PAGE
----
Jesse is an interesting character. The initial dream sequence has him looking like kind-of a sad sack, the sort of character who’s the terminal outsider; but during the movie, he takes no crap from anyone, befriends jock Grady (Robert Rusler), attracts Lisa and seems a bright, outgoing sort of chap. He does get on the wrong side of sadistic gym teacher Coach Schneider (ultimate “that guy” actor Marshall Bell), and the way Grady just off-handedly remarks about how the Coach is gay and goes to S&M bars is the first really big clue that there might be something bubbling under the surface here. But he’s basically powerless to stop Freddy, relying on Lisa to save the day with good old heterosexual love, so…er…who knows?


Director Jack Sholder was presumably the only guy available (although he did make the fun “The Hidden”). Everything’s nice and tight here, even if there are a few bits where you wish there was a bit more explanation; but perhaps we ought to blame scriptwriter David Chaskin – who apparently worked in the New Line advertising department – for that. He absolutely packs the movie with gay subtext (my favourite line, Jesse talking about Freddy: “He’s inside me, and he wants to take me again!”) which allegedly the director was unaware of…but there’s just no way! It can’t have escaped his notice that every time Jesse gets close to Lisa, he starts hallucinating Freddy or an attack happens; or that Jesse walks through town barefoot to have a beer, and just by accident ends up in the leather bar. To his shame – and according to IMDB, so this might be apocryphal – Chaskin blamed Patton for playing the part “too gay” when the movie started attracting notice and denied putting any subtext in there, although he finally admitted to it during “Never Sleep Again”.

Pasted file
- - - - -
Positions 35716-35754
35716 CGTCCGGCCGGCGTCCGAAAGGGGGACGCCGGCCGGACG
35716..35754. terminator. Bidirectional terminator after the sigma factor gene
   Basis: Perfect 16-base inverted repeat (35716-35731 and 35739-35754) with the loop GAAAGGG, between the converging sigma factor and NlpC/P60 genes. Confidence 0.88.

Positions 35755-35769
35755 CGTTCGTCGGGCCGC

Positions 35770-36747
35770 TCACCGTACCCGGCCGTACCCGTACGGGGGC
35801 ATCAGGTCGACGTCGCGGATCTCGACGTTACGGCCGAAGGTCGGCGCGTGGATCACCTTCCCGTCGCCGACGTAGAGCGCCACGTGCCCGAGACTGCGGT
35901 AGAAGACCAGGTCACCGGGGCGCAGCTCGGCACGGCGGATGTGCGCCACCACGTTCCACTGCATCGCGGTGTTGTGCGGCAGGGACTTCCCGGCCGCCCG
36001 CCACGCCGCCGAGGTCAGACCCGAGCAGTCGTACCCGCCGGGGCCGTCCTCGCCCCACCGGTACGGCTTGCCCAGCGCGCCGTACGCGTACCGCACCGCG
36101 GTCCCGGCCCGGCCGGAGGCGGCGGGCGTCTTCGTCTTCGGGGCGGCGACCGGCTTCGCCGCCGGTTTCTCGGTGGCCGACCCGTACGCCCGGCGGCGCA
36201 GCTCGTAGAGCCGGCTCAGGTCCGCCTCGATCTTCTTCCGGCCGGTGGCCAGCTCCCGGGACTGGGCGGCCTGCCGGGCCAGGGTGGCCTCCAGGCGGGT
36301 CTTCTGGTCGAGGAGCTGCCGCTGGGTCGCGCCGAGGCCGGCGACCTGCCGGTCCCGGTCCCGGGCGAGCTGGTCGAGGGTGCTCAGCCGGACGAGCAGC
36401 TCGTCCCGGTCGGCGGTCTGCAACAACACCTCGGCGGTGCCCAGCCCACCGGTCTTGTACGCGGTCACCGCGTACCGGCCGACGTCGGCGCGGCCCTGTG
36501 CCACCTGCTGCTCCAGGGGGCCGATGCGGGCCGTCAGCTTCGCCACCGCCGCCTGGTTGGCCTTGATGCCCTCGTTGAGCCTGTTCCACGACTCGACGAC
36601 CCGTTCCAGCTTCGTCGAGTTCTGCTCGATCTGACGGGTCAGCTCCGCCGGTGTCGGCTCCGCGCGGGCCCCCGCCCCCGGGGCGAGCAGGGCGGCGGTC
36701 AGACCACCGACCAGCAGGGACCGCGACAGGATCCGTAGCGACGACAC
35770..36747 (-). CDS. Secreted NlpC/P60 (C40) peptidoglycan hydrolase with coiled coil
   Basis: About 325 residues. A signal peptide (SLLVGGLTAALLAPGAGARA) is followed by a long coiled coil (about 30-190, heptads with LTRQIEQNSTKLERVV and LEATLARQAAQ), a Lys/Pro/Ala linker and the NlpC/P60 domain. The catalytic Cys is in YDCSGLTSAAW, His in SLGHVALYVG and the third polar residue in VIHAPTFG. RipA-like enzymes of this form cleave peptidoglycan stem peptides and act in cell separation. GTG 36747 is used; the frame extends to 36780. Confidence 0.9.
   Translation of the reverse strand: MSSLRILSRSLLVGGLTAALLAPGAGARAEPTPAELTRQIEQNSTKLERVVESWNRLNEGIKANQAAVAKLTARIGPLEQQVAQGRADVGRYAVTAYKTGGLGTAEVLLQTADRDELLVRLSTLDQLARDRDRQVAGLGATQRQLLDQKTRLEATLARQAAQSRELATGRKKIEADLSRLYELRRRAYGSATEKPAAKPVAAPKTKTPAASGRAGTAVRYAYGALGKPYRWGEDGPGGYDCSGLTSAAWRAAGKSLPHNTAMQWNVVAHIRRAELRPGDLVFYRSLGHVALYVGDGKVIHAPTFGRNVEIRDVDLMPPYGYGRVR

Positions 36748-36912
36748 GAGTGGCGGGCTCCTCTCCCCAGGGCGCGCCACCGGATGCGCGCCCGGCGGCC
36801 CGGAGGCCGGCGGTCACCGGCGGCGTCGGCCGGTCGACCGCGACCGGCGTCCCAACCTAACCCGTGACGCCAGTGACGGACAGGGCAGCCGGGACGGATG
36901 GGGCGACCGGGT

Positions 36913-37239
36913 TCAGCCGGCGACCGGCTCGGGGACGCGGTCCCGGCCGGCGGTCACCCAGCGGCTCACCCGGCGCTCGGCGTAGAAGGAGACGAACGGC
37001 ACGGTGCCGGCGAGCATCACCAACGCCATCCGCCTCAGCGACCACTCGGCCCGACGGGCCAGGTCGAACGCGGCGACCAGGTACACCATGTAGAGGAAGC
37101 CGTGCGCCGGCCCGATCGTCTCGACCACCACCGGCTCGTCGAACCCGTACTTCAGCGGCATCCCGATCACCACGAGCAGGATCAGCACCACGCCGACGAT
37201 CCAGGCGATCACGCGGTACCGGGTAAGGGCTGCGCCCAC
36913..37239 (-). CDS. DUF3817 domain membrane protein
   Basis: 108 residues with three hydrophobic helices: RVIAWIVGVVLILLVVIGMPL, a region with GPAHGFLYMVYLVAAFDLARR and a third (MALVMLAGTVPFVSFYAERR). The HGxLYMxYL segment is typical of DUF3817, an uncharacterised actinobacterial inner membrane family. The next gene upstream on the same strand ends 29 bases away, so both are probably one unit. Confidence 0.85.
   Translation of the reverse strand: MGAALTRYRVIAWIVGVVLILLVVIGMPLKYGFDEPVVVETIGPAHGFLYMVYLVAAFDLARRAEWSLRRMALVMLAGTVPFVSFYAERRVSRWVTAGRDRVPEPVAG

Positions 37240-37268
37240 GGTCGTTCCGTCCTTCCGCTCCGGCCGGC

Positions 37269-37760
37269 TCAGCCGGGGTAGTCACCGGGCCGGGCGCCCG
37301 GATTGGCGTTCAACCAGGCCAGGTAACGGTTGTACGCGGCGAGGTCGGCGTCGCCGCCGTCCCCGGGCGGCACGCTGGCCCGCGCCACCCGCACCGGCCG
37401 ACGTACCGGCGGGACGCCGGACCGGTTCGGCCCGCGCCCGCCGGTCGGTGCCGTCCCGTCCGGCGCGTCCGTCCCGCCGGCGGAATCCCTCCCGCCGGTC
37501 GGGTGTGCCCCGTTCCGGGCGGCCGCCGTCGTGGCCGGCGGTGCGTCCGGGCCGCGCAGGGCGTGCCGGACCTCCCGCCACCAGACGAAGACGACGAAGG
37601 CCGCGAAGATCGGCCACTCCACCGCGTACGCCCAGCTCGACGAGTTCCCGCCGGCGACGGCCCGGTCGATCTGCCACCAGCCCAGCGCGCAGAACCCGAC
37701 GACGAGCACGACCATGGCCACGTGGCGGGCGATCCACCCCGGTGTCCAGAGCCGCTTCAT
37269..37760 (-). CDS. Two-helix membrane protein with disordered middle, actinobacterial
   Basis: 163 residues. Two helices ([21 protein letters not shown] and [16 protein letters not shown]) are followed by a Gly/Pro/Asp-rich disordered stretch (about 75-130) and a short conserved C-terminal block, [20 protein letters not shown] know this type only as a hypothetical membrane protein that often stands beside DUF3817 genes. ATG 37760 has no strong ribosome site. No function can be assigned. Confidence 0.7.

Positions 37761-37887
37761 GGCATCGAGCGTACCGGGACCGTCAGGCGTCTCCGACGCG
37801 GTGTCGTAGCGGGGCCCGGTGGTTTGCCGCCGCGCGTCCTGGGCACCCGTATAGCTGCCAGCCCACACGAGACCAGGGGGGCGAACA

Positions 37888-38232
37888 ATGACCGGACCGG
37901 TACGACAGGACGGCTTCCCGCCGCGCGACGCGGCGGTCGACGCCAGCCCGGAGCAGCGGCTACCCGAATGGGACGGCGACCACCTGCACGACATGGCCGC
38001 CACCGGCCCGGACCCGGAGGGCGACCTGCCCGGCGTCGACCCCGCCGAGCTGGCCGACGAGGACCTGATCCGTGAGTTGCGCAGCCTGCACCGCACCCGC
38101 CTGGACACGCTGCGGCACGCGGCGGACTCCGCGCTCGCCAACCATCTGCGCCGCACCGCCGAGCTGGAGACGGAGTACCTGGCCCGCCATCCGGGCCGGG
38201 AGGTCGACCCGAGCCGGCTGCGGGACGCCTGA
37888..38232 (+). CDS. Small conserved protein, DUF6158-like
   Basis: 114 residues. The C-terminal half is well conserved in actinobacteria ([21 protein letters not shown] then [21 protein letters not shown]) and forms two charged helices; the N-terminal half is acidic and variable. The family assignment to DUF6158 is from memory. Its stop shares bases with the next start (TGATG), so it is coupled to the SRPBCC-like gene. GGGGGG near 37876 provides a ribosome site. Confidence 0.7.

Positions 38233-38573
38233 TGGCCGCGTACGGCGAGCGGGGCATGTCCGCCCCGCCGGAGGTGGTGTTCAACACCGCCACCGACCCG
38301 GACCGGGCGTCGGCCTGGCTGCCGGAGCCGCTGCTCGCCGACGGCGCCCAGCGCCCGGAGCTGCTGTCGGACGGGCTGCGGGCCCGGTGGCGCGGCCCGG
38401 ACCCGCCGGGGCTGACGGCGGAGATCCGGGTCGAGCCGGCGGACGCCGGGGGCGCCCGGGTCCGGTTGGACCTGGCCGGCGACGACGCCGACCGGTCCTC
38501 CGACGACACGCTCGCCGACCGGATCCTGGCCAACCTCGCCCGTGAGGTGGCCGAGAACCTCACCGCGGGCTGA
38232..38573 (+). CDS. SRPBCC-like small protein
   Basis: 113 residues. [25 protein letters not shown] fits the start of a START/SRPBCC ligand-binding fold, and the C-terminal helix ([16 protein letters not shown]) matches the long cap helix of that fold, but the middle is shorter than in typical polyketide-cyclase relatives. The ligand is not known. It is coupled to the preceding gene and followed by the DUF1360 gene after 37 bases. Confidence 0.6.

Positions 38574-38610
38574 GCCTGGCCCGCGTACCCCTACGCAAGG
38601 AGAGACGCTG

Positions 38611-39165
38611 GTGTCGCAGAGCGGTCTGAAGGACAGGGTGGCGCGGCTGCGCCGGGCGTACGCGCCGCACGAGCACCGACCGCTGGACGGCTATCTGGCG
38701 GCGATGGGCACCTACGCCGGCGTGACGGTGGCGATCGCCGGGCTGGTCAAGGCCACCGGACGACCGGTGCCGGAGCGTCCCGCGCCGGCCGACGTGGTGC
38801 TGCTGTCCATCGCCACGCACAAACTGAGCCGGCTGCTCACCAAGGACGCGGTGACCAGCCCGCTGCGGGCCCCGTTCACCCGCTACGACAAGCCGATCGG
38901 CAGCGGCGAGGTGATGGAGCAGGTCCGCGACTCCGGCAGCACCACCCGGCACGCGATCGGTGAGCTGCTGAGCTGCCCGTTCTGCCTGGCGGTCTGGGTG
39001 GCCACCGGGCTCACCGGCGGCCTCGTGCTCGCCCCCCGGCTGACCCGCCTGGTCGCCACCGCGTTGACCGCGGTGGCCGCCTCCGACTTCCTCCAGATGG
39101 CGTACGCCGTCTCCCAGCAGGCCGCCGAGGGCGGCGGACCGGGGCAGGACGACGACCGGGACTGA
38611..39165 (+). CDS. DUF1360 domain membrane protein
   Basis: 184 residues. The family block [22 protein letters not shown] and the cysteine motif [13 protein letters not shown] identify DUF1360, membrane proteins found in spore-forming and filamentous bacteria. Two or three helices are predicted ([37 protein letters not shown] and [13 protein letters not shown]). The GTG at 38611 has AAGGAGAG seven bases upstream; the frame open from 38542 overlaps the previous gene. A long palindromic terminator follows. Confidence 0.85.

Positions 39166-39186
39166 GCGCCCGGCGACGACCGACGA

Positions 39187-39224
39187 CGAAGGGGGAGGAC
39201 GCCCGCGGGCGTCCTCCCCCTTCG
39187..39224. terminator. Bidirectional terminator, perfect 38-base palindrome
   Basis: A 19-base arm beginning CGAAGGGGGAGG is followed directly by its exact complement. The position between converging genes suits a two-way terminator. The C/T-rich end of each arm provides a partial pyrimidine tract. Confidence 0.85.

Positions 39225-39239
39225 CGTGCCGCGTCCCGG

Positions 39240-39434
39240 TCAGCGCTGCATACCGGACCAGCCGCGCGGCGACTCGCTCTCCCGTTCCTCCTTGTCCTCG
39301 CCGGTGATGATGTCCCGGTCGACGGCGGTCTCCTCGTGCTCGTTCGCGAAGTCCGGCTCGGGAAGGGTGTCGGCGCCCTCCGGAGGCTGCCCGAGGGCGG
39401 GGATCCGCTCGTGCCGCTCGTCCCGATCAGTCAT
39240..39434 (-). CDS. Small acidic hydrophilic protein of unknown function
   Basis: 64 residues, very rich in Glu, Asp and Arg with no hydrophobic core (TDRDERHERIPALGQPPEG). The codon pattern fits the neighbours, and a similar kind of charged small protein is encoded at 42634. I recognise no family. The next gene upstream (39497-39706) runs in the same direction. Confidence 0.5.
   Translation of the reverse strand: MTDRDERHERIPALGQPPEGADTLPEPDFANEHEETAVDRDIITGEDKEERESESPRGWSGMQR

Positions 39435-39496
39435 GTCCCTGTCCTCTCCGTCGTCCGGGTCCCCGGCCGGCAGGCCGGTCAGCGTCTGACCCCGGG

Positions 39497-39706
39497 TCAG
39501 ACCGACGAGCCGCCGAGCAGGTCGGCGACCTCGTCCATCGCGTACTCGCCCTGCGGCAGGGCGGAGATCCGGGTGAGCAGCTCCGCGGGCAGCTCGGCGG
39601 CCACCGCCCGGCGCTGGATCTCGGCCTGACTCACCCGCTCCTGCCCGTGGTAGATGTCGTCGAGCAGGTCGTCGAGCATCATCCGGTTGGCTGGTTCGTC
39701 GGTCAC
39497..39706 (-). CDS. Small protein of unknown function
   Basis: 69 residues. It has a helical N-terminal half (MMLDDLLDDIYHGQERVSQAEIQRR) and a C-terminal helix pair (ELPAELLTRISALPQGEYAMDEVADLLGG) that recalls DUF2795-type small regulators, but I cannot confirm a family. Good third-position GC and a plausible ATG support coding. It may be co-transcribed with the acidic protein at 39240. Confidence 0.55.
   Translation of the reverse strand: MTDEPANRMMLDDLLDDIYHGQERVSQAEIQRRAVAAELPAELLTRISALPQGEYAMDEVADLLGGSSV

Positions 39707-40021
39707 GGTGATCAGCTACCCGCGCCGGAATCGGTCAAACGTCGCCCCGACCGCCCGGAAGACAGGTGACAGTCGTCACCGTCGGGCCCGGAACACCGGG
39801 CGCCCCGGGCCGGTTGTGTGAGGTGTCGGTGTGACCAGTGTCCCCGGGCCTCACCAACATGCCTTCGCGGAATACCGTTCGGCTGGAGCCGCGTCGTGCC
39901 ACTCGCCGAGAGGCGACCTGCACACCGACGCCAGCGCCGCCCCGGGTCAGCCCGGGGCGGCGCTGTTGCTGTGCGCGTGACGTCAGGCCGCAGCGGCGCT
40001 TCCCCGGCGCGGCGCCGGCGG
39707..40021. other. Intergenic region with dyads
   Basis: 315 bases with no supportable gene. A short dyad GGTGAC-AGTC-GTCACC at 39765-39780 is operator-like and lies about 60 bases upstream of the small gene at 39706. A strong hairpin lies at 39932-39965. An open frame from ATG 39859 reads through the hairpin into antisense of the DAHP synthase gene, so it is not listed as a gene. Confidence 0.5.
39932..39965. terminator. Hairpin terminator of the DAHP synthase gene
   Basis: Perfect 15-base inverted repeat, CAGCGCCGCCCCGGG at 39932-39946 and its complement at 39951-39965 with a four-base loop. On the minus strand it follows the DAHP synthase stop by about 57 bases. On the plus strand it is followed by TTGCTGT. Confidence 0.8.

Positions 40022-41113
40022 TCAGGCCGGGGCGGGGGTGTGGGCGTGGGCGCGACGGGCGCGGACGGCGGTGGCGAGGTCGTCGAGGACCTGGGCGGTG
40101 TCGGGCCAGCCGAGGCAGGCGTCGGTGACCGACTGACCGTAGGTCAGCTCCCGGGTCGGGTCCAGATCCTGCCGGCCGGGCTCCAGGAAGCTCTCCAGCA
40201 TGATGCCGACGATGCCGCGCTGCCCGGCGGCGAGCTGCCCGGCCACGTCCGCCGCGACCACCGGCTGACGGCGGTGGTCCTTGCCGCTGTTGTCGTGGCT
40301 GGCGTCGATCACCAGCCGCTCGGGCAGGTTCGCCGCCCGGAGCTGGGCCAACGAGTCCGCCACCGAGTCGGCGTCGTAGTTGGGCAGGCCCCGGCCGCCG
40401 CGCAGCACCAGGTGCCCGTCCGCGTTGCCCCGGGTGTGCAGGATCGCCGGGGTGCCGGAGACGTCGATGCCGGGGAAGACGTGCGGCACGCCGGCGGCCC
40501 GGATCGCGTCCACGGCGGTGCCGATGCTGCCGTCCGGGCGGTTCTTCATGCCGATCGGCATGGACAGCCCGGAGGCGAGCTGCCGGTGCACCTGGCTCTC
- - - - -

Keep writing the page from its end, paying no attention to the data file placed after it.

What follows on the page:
Wes Craven wanted no part of this sequel, because he didn’t want it to become a franchise (and indeed pushed for part 1 to have a happy ending), but it’s head and shoulders above any slasher sequel. It’s certainly not without its problems – first up, I don’t understand why Jesse and Lisa are friends in the first place, if he’s just moved to town; and then there’s a bit where Freddy attacks a pool party full of teenagers, while they’re all awake. Heck, no-one dies in their sleep in this movie at all! Freddy appears to be able to manipulate reality, which when you think about it makes no sense at all. Well, even less sense than the average movie of this sort.